Except in the operating and comparative examples, or where otherwise explicitly indicated, all numbers in this description indicating amounts of material ought to be understood as modified by the word "about".
The following examples will more fully illustrate the embodiments of this invention. All parts, percentages and proportions referred to herein and in the appended claims are by weight of the total composition unless otherwise indicated.
The following examples include representative cleansing compositions according to the present invention. The formulas of these compositions (i.e. concentrates) are reported in Table I. They were tested for foam quality in combination with a propellant (92% concentrate/8% propellant) (A31 /DME).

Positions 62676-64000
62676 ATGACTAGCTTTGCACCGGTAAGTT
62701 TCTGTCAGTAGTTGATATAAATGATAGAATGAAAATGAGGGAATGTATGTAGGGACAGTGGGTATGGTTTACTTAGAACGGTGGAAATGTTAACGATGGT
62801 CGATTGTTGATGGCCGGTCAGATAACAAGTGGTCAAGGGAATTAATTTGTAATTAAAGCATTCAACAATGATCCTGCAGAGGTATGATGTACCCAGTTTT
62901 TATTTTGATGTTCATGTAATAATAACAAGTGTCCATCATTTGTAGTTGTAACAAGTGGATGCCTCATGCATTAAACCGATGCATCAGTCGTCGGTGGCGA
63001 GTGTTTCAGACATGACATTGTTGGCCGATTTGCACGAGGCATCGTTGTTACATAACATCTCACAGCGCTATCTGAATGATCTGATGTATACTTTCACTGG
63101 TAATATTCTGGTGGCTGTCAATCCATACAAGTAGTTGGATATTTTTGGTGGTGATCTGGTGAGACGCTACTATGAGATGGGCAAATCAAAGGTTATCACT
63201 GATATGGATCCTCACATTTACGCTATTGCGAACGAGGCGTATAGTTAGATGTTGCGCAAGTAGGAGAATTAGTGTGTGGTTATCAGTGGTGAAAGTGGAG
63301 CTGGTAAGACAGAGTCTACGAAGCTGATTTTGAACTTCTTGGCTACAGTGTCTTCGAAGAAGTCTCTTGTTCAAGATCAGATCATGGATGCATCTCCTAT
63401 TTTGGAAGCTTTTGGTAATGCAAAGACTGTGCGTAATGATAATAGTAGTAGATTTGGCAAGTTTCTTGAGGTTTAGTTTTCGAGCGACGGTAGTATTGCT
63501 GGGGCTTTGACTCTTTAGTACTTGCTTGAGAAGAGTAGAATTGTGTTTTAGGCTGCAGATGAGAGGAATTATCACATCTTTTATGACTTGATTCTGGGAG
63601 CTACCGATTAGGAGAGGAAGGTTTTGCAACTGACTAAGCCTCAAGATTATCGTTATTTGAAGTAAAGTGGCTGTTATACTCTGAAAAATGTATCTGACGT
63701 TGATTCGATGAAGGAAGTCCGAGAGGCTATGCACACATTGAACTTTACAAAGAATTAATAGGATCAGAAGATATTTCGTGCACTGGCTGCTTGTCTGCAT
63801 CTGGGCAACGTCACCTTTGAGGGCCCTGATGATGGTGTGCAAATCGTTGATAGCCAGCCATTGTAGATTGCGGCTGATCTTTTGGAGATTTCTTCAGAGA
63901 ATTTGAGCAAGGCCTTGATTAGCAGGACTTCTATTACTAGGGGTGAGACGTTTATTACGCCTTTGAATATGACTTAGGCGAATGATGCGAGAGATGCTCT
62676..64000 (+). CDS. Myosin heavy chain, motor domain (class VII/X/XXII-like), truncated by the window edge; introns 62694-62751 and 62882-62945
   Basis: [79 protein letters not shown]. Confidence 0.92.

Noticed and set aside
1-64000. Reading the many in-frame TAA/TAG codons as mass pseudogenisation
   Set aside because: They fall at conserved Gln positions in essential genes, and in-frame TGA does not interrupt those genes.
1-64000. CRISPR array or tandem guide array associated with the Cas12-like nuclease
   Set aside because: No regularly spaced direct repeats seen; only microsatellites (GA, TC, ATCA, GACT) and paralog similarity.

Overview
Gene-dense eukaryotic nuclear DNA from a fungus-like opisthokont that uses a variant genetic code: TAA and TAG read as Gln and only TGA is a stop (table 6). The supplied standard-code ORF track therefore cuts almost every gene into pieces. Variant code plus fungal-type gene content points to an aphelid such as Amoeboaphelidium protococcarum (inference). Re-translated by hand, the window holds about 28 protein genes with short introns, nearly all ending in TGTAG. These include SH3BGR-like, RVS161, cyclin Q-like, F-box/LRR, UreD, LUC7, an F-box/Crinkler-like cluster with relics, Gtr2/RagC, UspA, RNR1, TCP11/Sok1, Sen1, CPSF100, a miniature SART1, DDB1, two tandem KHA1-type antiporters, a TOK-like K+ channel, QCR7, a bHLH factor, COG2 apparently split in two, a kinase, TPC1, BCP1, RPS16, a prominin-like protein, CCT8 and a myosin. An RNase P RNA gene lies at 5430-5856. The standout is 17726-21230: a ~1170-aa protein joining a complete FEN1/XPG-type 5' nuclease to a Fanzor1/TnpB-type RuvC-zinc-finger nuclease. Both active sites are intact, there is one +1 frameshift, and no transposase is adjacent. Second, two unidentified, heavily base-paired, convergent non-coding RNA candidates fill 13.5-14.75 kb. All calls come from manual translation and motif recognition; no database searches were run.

TABLE I__________________________________________________________________________FORMULATIONS CONCENTRATE (WEIGHT %)INGREDIENT NAME A B C D E F G H I J K L M__________________________________________________________________________Phase ASunflower Seed Oil 0.00 0.00 0.00 0.00 0.00 20.00 20.00 20.00 20.00 20.00 20.00 20.00 20.00Maleated Soybean 0.00 0.00 0.00 0.00 0.00 5.00 5.00 5.00 5.00 5.00 5.00 5.00 5.00OilPolyderm PPI-Si-WS 0.00 0.00 0.00 0.00 0.00 0.00 0.00 0.00 0.00 1.00 1.00 0.00 1.00(Silicone Urethane)Dimethicone 0.00 0.00 0.00 0.00 0.00 0.00 0.00 0.00 0.00 0.00 0.00 1.00 0.00Phase BIsolan PD ® (Nonionic 0.00 0.00 0.00 0.00 0.00 0.00 0.00 1.00 1.00 1.00 1.00 1.00 1.00Emulsifier, ex.Goldschmidt Inc.)Phase CBioterge AS 40 0.00 60.00 0.00 0.00 15.00 0.00 15.00 15.00 15.00 15.00 15.00 15.00 15.00(Sodium C14-16Olefin Sulfonate)Sodium Lauryl Ether 60.00 0.00 0.00 0.00 15.00 0.00 15.00 15.00 15.00 15.00 15.00 15.00 15.00Sulfate/LaurylSulphate (25%Active)Proteol OAT (Na 0.00 0.00 0.00 60.00 15.00 0.00 15.00 15.00 15.00 15.00 15.00 15.00 15.00Lauroyl Oat Amino-acid)Tegobetaine ® F 0.00 0.00 60.00 0.00 15.00 0.00 15.00 15.00 15.00 15.00 15.00 15.00 15.00(30%)Phase DDC 1784 (Silicone 0.00 0.00 0.00 0.00 0.00 0.00 0.00 0.00 0.00 0.00 5.00 5.00 5.00Emulsion 50%)Phase EDeionized Water 40.00 40.00 40.00 40.00 40.00 75.00 15.00 14.00 13.00 12.00 7.00 7.00 7.00Luviquat ® PQ11 (Poly- 0.00 0.00 0.00 0.00 0.00 0.00 0.00 0.00 1.00 1.00 1.00 1.00 0.00quaternium-11) (20%)Cetrimonium 0.00 0.00 0.00 0.00 0.00 0.00 0.00 0.00 0.00 0.00 0.00 0.00 1.00Chloride (C16Ammonium Salt) 100.00 100.00 100.00 100.00 100.00 100.00 100.00 100.00 100.00 100.00 100.00 100.00 100.00__________________________________________________________________________